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in relation to treating NHS patients. This is intended to ensure that risk selection does not take place on the part of providers, whereby they accept for treatment only less complex cases or patients, with a view to maximising profit. The Bill also instructs Monitor and the board to take account of the different types of patients treated by providers, and the range of services offered. The amendments suggest that this must also be considered in the national tariff, when that is used, because in looking at tariff adjustments, the Bill does not adequately safeguard against the potentially destabilising effect on existing providers, where other providers choose to deliver only simple or profitable services.
This could increase the relative burden on those providers who deliver a wide range of services, including ones that are more complex and less profitable; also when they provide support at a tertiary rather than a secondary care level, they are providing support into other secondary care services. The amendments would ensure that when the board and clinical commissioning groups discharge their duties in relation to patient choice, they have regard to the effect on the stability of the local health economy and the providers within it; and that they provide this wide range for their patients.
I have made inquiries about what is already happening around the country and I am grateful to the British Association of Dermatologists for giving me some information. It has reported to me that private providers already appear to have been awarded contracts without the appropriate range of specialist staff in situ when starting a service; and private providers appear to be contracted to deliver services that are not necessarily integrated with the existing local secondary care services. They are also decommissioning in isolation without looking at the impact on other local specialist services. For a subject such as dermatology, that becomes really important, because it has a small but important role when extremely complex conditions are looked after by other secondary care providers, and where sometimes the skin holds a light to the true diagnosis.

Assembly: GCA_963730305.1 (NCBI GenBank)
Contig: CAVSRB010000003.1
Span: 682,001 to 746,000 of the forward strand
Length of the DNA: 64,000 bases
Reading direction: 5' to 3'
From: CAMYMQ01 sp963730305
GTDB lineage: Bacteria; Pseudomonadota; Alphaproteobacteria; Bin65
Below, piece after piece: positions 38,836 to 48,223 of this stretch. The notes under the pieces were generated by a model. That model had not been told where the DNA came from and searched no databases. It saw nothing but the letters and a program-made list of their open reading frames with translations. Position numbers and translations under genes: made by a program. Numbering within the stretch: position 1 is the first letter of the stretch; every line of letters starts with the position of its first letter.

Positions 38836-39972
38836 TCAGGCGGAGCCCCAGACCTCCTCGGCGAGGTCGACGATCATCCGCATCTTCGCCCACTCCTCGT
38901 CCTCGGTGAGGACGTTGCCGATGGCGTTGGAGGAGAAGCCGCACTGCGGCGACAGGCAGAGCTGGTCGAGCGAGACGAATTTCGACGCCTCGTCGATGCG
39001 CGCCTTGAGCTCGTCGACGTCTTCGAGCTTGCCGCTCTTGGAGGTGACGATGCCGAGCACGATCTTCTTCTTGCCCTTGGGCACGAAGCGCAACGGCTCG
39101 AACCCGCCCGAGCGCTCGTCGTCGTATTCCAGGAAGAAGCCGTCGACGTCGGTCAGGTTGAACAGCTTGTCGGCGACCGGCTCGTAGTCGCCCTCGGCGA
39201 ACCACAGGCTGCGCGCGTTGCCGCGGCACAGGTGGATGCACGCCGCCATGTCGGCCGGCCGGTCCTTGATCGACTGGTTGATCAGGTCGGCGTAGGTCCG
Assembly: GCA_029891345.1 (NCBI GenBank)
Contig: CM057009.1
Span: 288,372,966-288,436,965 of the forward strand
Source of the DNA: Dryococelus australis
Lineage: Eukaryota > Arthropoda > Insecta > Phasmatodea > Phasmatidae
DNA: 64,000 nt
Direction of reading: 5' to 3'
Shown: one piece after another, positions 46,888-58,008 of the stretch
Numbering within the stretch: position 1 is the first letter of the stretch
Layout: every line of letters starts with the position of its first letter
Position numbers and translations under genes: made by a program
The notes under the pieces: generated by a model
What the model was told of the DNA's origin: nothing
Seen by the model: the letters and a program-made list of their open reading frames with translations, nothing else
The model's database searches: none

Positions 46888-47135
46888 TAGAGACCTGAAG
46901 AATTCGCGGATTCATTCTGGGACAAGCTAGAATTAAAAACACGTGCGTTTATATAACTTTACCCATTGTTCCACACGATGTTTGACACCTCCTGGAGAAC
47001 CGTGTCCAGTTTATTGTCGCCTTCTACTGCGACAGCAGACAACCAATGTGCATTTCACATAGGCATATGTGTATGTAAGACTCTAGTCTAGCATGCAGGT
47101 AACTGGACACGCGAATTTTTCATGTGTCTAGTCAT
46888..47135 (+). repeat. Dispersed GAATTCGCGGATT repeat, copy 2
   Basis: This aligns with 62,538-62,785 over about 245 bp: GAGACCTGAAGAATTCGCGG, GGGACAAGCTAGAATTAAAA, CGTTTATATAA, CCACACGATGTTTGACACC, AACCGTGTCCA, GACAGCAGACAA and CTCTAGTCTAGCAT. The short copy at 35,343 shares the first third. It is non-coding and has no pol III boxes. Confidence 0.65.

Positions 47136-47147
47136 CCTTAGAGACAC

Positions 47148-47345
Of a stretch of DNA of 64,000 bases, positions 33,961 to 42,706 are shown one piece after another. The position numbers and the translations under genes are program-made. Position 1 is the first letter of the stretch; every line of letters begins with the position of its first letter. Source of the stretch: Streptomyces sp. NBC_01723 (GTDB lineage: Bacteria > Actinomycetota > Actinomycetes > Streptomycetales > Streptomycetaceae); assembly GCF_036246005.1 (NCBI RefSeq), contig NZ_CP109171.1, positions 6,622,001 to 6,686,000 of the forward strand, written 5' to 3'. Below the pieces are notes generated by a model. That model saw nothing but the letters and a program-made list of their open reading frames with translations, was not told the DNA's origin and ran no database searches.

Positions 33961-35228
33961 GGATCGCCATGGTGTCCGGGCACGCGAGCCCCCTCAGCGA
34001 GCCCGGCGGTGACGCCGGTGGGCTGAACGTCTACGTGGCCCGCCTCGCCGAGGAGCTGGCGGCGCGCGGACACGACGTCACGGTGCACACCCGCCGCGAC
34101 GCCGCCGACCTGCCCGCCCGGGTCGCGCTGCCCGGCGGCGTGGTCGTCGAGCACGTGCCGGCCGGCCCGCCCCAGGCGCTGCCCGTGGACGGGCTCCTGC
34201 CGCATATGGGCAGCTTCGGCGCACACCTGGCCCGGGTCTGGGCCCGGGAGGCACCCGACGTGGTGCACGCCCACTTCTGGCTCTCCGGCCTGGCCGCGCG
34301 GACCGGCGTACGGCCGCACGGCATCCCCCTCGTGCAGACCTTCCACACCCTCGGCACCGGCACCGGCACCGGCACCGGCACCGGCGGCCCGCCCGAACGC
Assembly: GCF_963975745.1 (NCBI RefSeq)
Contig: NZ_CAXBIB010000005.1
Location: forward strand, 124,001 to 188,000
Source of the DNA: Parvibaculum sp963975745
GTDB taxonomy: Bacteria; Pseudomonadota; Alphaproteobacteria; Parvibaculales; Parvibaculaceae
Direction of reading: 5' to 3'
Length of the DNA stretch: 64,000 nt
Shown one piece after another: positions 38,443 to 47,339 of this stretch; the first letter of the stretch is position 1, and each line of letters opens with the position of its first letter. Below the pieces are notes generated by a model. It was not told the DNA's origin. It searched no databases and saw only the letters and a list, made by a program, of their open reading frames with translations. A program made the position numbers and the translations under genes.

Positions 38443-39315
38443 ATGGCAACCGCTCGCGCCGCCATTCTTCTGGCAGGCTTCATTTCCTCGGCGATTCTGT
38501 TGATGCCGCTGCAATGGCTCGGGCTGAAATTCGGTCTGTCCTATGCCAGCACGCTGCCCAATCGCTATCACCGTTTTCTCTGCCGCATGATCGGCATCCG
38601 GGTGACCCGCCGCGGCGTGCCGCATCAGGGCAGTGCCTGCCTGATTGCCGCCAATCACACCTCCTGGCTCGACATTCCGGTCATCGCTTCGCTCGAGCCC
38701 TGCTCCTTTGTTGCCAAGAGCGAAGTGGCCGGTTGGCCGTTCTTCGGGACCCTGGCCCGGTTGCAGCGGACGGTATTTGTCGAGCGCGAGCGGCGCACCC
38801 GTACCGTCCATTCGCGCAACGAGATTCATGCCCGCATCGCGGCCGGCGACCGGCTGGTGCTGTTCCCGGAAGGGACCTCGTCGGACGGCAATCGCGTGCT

The association has also drawn to my attention the problem in which some providers set up outpatient clinics which have no educational component. By doing that, they are setting up clinics which are unsuitable for secondary care training, both to doctors in training and nurses who want to train to become specialist nurses. This is a field in which a rising number of specialist nurses have an increasingly important role. The amendments are also designed to make sure that choice is appropriate and that the Commissioning Board does not have to prioritise patient choice over efficiency and effectiveness; quality of services; or over its duties to reduce inequalities and promote integration. These are important duties in the Bill, which many of us have welcomed. I hope that the priority for those is paramount, because they will affect the population at large and reduce inequalities.
Regarding Amendments 175A and 175B, I want to outline briefly why it would be important to be able to appoint a secondary care clinician from within a clinical commissioning group area, rather than being restricted either to somebody from outside the area or somebody who is retired. As we have already debated, there is a